‘The Biggest little Farm’ screening Saturday

Submitted Photo “The Biggest little Farm,” featuring John and Molly Chester as they trade city living for 200 acres of barren farmland and a dream, will be shown Saturday and Tuesday at the Fredonia Opera House.

The next feature film in the Opera House Cinema Series is the documentary “The Biggest little Farm.” It will be screened on Saturday, Sept. 28, and Tuesday, Oct. 1, at 7:30 p.m. The event is being presented in support of Festivals Fredonia’s Farm to Table Community Dinner on Saturday.

“The Biggest little Farm” chronicles the eight-year quest of John and Molly Chester as they trade city living for 200 acres of barren farmland and a dream to harvest in harmony with nature. Through dogged perseverance and embracing the opportunity provided by nature’s conflicts, the Chester’s unlock and uncover a biodiverse design for living that exists far beyond their farm, its seasons, and our wildest imagination. Featuring breathtaking cinematography, captivating animals, and an urgent message to heed Mother Nature’s call, “The Biggest little Farm” provides us all a vital blueprint for better living and a healthier planet.

Sara Stewart, in the New York Post, calls the film “a nature documentary that pays loving and hopeful tribute to the complex web of life — and it won’t scare your kids.” Todd McCarthy, in the Hollywood Reporter, calls it “genuinely involving and heartening.” Leah Greenblatt, in Entertainment Weekly, calls it “a thoughtful and often profoundly moving portrait of the remarkable work involved in producing mindful food — and an eloquent reminder that so much of what we take for granted on our plates is, in its own everyday way, a miracle.” Janice Page, in the Boston Globe, says “it’s truly food for the soul.” Rated PG for mild thematic elements, “The Biggest little Farm” runs one hour, 31 minutes.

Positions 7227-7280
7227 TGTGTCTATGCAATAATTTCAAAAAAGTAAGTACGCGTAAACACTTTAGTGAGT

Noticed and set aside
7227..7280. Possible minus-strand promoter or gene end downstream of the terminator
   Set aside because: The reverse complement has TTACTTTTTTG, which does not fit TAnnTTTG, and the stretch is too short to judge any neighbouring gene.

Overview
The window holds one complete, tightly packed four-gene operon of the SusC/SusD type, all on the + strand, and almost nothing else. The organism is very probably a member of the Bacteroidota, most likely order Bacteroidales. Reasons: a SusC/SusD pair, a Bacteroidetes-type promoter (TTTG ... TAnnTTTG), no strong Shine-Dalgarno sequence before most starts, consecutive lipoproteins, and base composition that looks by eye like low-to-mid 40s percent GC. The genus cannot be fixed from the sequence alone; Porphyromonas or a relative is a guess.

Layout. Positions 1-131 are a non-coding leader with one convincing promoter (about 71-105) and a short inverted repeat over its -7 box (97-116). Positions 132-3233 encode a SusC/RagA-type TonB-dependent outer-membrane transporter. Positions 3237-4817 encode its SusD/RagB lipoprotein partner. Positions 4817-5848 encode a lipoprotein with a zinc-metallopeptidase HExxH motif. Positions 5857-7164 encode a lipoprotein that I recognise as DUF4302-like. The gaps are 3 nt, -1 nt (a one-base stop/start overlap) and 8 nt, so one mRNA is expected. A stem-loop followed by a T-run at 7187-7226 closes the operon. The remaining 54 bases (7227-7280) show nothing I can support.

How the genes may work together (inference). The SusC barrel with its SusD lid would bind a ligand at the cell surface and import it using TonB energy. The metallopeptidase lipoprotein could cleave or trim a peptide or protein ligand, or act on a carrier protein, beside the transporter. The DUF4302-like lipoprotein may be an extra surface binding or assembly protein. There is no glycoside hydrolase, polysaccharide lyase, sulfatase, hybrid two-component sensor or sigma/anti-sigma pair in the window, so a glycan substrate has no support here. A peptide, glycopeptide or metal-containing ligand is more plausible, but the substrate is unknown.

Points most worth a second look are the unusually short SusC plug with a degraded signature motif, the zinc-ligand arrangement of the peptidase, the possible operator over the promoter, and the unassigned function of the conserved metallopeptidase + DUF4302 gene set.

The Opera House Cinema Series is sponsored by Lake Shore Savings Bank. Tickets are available at the door for $7 (adults), $6.50 (seniors & Opera House members) and $5 (students) the night of each screening. A book of 10 movie passes is available for $60 at the door or online at www.fredopera.org. For more information, call the Opera House Box Office at 716-679-1891.

The Opera House is equipped with individualized closed captioning headsets for the deaf as well as with assistive listening headsets for the hearing-impaired. Simply request one from any usher or Opera House staff member.

The 1891 Fredonia Opera House is a member-supported not-for-profit performing arts center located in Village Hall in downtown Fredonia. For a complete schedule of events, visit www.fredopera.org.


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